Well, I finished the intro and started stumming and all of the sudden all the young students and some adults in the bleachers started clapping, which kind of threw me off at first, but I went with it. I gotta admit, that the guitar solo didn't go quite so smoothly and some students were able to recognize that I kind of screwed it up a little. Most people thought it was great though. Well, after the show was over, TJ (our principal) talked with the judges and got up to hand out the prize money. Third place got $25, second place got $50, and first place walked away with $100 cash. I knew that people really enjoy Johnny Cash in this region of Alaska, but I didn't expect to walk away with Benjamin Franklin in my pocket.

Some of the student acts were really funny and good, but apparently Johnny took the show. TJ admited that I kind of stole the show as well, which was a good thing. Anyway, the man in black isn't dead in Toksook Bay by any means. I don't remember Johnny having to look directly at his strings when he was playing though. Students are still coming up to me and calling me Johnny Cash, which I humbly admit that I'm just an imposter. They still enjoy it.

Until the next big adventure....
Thanks for reading,

Sunday, March 18, 2007

Yup'ik Dance Festival

There are many advantages to living and teaching in Toksook Bay. It is a beautiful area, but it is also one of the largest villages in the Yukon - Kuskokwim Delta, so if there are any large cultural events, they are likely to happen in Toksook. In the fall there is the Blackberry Festival and in the spring there is the Yup'ik Dance Festival. Now it doesn't compare to the Portland Beer Festival or other large events down in the lower 48, but remember where I am. I live in the most rural part of the United States, so when 300 - 350 people from other villages come to celebrate Yup'ik Dancing, it is a huge ordeal. The total population of Toksook is only 600 people, so imagine Portland increasing its population by 50 % for a big event.
There were about 6 - 8 villages that came to celebrate, visit friends, and dance for three days. Walking up to the highschool the first sign that tells you something is going on is about 30 - 40 snow machines (mobiles) parked outside the school in a pretty free frawl manner. All the people that come to Toksook usually have friends or family they stay with. The village also pulls together an incredible amount of merchandise and supplies that are given to the visiting dancers on the last day of the festival.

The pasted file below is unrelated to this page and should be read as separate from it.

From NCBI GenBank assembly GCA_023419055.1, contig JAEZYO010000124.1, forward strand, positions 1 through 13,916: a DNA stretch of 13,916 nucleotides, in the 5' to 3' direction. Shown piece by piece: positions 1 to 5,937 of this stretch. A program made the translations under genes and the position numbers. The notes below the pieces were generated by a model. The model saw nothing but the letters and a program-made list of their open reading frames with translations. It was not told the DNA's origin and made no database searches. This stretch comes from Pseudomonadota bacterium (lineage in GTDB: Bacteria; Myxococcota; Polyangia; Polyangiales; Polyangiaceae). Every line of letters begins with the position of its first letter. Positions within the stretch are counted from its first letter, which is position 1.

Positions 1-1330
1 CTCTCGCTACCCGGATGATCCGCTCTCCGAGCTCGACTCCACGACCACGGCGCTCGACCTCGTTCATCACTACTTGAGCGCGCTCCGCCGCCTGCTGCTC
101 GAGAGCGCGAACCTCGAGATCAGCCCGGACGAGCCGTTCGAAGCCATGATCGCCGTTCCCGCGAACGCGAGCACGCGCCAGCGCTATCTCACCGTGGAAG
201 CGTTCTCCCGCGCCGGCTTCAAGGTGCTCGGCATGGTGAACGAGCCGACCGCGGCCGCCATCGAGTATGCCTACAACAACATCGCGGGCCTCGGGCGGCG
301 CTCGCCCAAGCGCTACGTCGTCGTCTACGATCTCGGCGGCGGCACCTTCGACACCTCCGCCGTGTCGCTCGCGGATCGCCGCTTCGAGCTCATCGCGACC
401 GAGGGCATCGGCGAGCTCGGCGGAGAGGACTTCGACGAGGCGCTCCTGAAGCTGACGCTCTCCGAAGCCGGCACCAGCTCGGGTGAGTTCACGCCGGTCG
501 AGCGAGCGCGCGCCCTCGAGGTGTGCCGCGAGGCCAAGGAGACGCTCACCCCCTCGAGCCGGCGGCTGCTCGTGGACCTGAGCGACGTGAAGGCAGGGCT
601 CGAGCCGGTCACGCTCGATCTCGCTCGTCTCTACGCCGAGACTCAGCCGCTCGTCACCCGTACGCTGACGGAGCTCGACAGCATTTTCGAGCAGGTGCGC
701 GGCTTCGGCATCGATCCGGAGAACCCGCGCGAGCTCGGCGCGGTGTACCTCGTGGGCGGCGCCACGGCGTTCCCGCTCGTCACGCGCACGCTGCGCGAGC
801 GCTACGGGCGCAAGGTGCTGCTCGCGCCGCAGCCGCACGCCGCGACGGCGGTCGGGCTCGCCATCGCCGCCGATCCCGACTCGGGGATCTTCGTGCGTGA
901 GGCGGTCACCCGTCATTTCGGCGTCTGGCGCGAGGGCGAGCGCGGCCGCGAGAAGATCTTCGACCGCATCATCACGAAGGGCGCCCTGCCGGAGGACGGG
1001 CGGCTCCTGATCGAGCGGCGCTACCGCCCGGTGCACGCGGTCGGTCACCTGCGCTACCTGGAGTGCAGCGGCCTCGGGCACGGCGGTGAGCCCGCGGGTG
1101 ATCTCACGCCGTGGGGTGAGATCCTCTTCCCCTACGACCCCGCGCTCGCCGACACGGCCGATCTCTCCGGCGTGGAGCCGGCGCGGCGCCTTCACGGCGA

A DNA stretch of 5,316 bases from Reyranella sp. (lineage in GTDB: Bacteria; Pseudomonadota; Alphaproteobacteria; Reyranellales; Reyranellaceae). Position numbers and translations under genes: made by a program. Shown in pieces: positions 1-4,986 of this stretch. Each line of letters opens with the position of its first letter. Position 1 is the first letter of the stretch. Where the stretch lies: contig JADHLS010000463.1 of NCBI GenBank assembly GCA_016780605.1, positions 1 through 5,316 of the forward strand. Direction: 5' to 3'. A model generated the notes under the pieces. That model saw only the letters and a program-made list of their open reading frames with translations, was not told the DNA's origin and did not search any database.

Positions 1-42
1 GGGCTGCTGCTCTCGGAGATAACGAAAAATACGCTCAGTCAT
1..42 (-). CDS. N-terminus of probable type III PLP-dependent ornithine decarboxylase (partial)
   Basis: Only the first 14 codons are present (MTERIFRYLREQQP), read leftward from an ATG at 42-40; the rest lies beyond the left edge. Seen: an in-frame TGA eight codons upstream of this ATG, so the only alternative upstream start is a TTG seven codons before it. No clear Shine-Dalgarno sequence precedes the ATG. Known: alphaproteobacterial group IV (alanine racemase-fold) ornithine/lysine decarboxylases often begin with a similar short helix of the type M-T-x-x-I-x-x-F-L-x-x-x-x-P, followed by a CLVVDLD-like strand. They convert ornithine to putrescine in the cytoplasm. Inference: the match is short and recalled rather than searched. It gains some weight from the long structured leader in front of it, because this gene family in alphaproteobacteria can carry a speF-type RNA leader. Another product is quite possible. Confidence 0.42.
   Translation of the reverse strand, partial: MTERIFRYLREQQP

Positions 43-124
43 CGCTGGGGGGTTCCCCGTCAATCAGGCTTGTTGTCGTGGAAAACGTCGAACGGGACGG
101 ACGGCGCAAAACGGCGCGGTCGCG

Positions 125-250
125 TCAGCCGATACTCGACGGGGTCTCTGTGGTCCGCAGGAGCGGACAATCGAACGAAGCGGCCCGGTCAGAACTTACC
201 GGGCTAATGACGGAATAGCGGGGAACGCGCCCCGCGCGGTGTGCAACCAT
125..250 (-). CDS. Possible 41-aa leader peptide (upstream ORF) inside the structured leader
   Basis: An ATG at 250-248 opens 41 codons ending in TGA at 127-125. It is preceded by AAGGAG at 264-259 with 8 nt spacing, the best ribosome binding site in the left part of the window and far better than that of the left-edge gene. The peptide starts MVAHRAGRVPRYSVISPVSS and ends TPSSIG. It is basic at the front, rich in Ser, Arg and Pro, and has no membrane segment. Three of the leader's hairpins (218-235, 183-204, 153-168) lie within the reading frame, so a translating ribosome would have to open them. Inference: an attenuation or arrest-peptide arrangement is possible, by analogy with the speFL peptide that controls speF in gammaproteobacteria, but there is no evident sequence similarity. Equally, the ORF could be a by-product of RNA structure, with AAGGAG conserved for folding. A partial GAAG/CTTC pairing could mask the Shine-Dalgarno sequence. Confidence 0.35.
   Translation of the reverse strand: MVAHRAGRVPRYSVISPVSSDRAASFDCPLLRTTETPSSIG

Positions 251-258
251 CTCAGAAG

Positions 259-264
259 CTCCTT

There is everything from gas cans, coolers, material for Qaspaqs (traditional woman's dress), animal pelts, food, and general supplies. Someone made a nice wooden sled to give away. Sleds are used kind of like a trailer that you pull behind your snow machine. There was even a nice wood stove that could be used inside a house or steam house.

The dancing is the main event though. People are dancing from about 1 - 2 pm until about 12 midnight every night. Yup'ik dancing is set up in a very specific and cultural format. Typically, the men are in the front, kneeling and the women stand in the back. The drummers are in the very back of the dance group. They are also singing the words to the song as well as keeping the beat with their drums. Generally a song will start out soft and quiet. Dancers will go through the motions rather lethargically. The drummers will either call out "Pumya", which means again, or they will just keep drumming and start the song over. Songs will usually be repeated about 3 - 6 times and each time, the drumming and singing gets louder. The dancers respond by becoming more active. Men bob up and down on their knees and women start really bending their knees with the rhythm. I saw one man getting into the beat so much that he was actually jumping into the air from his knees to the beat.

This man was the most animated dancer I have ever seen. He had the whole crowd laughing hysterically with his exagerated motions. He was incredibly athletic and amazing to watch.

Well, keep saving your money and maybe you can witness this incredible event yourself next year. Until then, stay tuned to dirksan for more updates from the frozen winter lands of Alaska.

Sunday, March 11, 2007

The coldest I've ever been

Yesterday, Brett knocked on my door to show me his new dog sled. He has been working on building it for a few months now and finally got it finished. This sled has a lower center of gravity, so he is more willing to take passengers and not have to worry about tipping the sled. We also have three interns with us at the high school, so he had promised to take them out and the weather seemed to be clearing up this day, so he gave the green light. He asked me if I would come out and help him get the team set up and then I could go for a ride as well with one of the interns. He was only using six dogs, so he could take only two at a time in the sled.
It was pretty awesome learning how to hook the dogs up to the harnesses and keep them from fighting. Blue started in on Lupa almost right away and received a quick smack on the nose to get her straightened out. There is a big ice hook that is used to keep the front dogs from backing up or turning around and two ice hooks used behind the sled to keep the team from moving forward. Then a dog is hooked up in the first, second and third positions. Eventually the second dogs are hooked up next to their partners in the first, second, and third positions. Then two people climbed into the sled and hunkered down. When the first two left with Brett, the third intern and I went back into my house to get out of the wind and stay warm. After about 20 minutes, Brett came back and it was our turn.